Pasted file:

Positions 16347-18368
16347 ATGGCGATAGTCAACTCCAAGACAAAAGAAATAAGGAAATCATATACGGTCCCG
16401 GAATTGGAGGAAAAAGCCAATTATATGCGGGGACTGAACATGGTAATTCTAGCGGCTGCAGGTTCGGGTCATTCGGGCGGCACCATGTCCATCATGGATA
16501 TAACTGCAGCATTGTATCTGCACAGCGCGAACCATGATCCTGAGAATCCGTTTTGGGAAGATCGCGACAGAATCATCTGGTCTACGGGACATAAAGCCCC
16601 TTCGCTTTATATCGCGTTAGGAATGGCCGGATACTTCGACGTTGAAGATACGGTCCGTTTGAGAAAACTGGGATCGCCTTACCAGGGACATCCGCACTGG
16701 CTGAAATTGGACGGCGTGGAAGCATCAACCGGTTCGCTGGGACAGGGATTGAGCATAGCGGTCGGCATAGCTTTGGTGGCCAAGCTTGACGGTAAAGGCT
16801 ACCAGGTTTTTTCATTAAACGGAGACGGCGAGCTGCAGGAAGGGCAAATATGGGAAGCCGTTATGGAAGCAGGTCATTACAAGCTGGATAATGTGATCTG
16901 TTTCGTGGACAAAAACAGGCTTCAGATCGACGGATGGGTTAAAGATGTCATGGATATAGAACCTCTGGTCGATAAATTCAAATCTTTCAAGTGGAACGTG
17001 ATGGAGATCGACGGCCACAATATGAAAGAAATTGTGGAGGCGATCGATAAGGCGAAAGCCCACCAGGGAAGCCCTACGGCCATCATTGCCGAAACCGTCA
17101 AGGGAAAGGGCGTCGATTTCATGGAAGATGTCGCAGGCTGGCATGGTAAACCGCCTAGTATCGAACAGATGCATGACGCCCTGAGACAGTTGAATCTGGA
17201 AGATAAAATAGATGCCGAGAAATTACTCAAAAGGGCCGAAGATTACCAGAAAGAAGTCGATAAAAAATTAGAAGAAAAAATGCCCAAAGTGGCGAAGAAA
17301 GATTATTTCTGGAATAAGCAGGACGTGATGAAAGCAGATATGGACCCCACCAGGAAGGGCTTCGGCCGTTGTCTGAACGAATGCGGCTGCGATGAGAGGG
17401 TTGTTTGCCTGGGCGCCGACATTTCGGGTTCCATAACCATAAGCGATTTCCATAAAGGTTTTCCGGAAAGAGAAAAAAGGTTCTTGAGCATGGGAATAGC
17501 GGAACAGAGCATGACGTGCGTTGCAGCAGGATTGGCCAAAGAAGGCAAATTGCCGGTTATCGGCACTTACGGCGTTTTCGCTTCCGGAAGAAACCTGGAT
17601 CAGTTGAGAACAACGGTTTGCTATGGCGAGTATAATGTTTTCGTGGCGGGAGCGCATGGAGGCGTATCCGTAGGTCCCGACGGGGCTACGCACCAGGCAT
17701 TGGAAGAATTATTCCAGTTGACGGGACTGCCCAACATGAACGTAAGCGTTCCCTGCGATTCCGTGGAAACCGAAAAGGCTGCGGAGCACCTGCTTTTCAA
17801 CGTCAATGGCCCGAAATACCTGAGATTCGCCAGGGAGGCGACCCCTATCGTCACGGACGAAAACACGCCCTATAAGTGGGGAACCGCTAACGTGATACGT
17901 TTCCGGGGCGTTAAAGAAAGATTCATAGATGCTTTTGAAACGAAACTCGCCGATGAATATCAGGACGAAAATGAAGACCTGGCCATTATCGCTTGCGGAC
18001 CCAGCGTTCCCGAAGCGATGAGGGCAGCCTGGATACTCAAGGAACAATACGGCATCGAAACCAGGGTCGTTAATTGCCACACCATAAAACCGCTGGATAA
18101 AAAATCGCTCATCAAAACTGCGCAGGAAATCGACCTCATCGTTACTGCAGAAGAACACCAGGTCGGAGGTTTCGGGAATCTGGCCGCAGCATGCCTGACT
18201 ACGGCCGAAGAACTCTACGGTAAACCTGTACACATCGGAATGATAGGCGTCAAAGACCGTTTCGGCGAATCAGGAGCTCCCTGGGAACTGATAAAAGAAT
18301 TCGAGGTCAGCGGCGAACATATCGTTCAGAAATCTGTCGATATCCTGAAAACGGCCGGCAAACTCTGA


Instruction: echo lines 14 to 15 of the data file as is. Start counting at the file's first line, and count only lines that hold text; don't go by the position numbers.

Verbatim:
17501 GGAACAGAGCATGACGTGCGTTGCAGCAGGATTGGCCAAAGAAGGCAAATTGCCGGTTATCGGCACTTACGGCGTTTTCGCTTCCGGAAGAAACCTGGAT
17601 CAGTTGAGAACAACGGTTTGCTATGGCGAGTATAATGTTTTCGTGGCGGGAGCGCATGGAGGCGTATCCGTAGGTCCCGACGGGGCTACGCACCAGGCAT